Become an Expert on How to Read Chinese Menus
Probably one of the most basic skills in China is being able to sit down at a restaurant and order food! Yet it’s never quite as easy as we hope!
Everyone has to eat, and Chinese cuisine is definitely not something you want to miss out on.
Chinese Menu – Utilise Pictures
Chinese Menu – Check the Prices
Chinese Menu – Find the Basic Characters
Chinese Menu – Food Restrictions?
Chinese Menu – Recommendations
Chinese Menu – Time to Order
But have you ever run into this situation? Or maybe you haven’t arrived in China yet, but you could see this happening!
You sit down in a restaurant, you’re handed a menu, and everything is Chinese! Not a word of English to be found. You’re more likely to run into this sort of situation while eating at smaller, local restaurants (which also happen to have some of the cheapest and most delicious foods!)
Well fear no more – we are here to help with our complete guide on reading Chinese menus… and to show you we are serious, here is an ultimate cheat sheet to get you going.
Download it, save it, use it!
If you’re a beginner Chinese student, a Chinese food menu can be extremely intimidating. They probably look nothing like what you’ve seen in your beginner textbooks!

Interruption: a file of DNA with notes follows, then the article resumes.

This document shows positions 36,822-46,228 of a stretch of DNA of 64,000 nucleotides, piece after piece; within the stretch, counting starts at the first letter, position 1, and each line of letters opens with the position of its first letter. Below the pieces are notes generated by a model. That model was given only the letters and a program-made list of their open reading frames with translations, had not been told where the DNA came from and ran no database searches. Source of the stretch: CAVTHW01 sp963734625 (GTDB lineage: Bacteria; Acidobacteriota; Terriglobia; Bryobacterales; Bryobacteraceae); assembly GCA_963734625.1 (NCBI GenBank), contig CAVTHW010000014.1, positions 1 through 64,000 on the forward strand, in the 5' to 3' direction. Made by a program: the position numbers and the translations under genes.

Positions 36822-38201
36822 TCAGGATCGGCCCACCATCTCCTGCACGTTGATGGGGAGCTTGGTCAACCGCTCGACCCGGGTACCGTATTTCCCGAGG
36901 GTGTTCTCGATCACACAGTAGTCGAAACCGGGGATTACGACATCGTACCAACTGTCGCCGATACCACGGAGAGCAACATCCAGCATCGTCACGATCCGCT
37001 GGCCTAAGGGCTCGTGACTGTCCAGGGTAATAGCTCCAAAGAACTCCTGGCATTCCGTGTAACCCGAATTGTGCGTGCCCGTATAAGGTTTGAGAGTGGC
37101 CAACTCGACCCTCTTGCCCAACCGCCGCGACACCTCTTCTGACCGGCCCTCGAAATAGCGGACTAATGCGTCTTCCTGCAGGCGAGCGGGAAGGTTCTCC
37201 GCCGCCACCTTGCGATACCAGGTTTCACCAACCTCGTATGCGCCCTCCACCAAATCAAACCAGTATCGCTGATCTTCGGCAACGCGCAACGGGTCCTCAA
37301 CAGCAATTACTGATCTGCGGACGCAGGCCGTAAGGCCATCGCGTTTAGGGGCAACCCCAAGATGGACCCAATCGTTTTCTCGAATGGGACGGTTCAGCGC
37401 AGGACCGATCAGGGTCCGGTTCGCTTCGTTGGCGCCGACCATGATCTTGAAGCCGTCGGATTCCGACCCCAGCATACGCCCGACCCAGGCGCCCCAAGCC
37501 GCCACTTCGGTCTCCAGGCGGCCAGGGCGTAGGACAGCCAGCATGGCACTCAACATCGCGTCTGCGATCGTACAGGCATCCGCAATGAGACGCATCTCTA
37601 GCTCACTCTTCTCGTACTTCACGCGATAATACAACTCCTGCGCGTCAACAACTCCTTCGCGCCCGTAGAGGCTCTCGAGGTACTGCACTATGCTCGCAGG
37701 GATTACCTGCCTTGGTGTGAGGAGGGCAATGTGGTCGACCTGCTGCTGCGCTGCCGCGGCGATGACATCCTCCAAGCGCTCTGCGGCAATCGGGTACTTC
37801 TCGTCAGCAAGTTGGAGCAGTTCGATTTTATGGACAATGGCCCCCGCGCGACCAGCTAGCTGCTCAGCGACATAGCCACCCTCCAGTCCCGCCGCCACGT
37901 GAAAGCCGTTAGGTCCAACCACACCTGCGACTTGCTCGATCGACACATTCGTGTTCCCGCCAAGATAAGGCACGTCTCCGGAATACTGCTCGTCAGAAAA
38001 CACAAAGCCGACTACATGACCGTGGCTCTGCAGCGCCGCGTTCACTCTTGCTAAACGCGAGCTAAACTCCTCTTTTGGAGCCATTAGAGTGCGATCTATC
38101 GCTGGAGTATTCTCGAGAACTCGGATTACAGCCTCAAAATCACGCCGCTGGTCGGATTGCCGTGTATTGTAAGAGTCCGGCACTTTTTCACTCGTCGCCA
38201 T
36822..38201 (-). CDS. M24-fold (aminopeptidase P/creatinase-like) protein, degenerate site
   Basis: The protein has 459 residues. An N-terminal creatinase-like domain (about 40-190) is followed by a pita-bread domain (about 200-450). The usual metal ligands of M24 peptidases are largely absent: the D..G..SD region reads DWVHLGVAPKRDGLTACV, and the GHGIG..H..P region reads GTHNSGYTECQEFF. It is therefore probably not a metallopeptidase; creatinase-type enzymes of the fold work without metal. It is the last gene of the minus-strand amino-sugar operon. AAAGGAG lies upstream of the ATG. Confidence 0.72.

Fortunately, you don’t need to be able to read every single character on the menu to order something you like.
In this blog, I’ll teach you some of the basics of reading a Chinese menu. These tips should help you make educated guesses about what you order, so you’ll be sure to end up with something that suits you!
How to Read a Chinese Menu – Find a Chinese Menu with Pictures
This is one of the most basic tips, but if you’re at a total loss, try to find a restaurant that has Chinese menus with pictures!
Of course, not every restaurant has this, but pictures can be super helpful.
Additionally, check to see if your restaurant has QR code you can scan and order from.
In my experience, lots of restaurants have this kind of code. You can scan from WeChat or Alipay, and then order and pay on your phone. Even if you don’t have an online wallet set up, you can still scan just to see the menu.
Not only is it super quick and convenient, these types of order forms generally have pictures!
So you can choose your food based on looks instead of characters.
This can take a lot of pressure off you, especially if you can’t communicate with the waiter or waitress very well.